Divorce Resolution

img_0662-2These words do not go together. They may be used by attorneys all over the world along with bills totaling thousands and thousands of dollars, but these two words do not go together. There is no resolution for the death of marriage; there is no funeral service attended by family and friends; there are no grief support groups for the abandoned spouse. There is only the loss of friends and expensive divorce workshops for the shell-shocked bystander whose life was turned upside down because their partner didn’t care anymore. Money gets thrown at cars and houses and vacations and golf games over the years, but why waste money on relationships that lasted for more than half a lifetime? There is no resolution, just death and unresolved why’s.

What happened to the vows that a couple shared as they started out along the path towards their new shining life together? They were words of faith and commitment said in front of family that conveyed their love for each other. Or were they meaningless words, just lies from the very beginning? Those vows sounded easy when everything went as planned, all wrapped up neatly with a big red bow, like a gift under the Christmas tree. But life doesn’t work like that. People get promotions or lose jobs, move up or downsize their houses, children are born and beloved family members die. Couples grow and change with the times, or refuse to be a part of the evolving relationship that comes with time.

What causes a spouse to walk away without even looking back? Self-serving motives, a lack of empathy and concern for a spouse who you went through everything with, the victories and the valleys of defeat. Statistics show that people grow apart when they have nothing in common, and it often leads to divorces especially after spouses retire. Why are these couples not interested in seeking resolution when they first recognize the slow death of a relationship? The signs are all there, just like a killer disease growing inside of them.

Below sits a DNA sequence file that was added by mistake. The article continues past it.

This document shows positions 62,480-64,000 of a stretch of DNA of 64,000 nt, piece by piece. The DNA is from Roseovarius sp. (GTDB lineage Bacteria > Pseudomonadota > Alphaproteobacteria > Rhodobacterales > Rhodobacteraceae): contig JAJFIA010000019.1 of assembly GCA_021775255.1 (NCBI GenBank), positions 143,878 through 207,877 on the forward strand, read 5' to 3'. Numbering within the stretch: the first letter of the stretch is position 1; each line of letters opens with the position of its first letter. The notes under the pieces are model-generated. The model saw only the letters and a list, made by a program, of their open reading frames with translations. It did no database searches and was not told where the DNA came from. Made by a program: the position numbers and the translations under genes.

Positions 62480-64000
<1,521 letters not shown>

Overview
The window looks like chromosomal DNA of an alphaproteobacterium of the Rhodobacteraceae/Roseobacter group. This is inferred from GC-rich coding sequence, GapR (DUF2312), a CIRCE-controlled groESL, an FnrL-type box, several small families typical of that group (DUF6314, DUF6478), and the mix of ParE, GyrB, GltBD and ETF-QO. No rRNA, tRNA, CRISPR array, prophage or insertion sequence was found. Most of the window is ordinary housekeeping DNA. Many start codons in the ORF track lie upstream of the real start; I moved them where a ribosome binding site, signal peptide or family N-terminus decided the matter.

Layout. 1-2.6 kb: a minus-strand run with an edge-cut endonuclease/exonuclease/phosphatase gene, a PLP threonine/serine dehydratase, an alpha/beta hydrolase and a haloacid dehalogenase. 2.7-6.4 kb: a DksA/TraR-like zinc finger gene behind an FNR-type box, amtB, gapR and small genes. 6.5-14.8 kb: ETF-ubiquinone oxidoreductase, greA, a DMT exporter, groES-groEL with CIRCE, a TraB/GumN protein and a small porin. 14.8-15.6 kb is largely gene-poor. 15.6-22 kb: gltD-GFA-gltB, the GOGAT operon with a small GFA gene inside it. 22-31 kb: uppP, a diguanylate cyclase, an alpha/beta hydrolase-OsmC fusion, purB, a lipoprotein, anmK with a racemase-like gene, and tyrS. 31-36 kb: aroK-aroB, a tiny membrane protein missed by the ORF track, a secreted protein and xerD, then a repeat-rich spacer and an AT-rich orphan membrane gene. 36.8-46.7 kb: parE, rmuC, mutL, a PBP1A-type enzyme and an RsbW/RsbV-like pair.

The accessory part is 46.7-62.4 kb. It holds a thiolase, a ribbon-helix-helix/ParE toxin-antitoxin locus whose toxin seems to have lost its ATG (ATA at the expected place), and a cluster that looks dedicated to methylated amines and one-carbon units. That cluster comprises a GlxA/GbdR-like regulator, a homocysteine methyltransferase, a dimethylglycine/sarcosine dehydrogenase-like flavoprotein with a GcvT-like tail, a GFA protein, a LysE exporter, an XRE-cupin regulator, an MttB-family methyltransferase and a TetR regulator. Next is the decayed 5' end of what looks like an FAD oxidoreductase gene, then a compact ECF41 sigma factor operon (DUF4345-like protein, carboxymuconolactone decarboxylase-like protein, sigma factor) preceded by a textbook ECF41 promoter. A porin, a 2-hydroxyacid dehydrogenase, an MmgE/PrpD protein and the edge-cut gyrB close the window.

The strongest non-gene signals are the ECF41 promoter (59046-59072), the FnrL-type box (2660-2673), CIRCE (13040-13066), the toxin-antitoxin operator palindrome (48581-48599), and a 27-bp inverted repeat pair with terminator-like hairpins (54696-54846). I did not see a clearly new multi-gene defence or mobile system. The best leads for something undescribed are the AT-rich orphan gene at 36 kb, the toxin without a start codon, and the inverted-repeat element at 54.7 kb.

But few people who want a divorce are willing to spend the time and money to create a new deeper relationship based on finding new things in common. It takes the same commitment now that were in those precious vows uttered years and years ago. Why waste the time if time is so short.

The divorcing spouse would rather spend thousands of dollars on a divorce resolution with a costly attorney, to try and get as much as they possibly can to line their coffers. Kind of like 30 pieces of silver to betray the very person they promised to cherish and love, in sickness and health, until death do us part. There is never a resolution for the death of a marriage, only the money spent to end it and the tearing apart of everything you built up together. But a lonely deathbed has no room for those meager pieces of silver. Just the loss of promises and commitment to a long-ago love.


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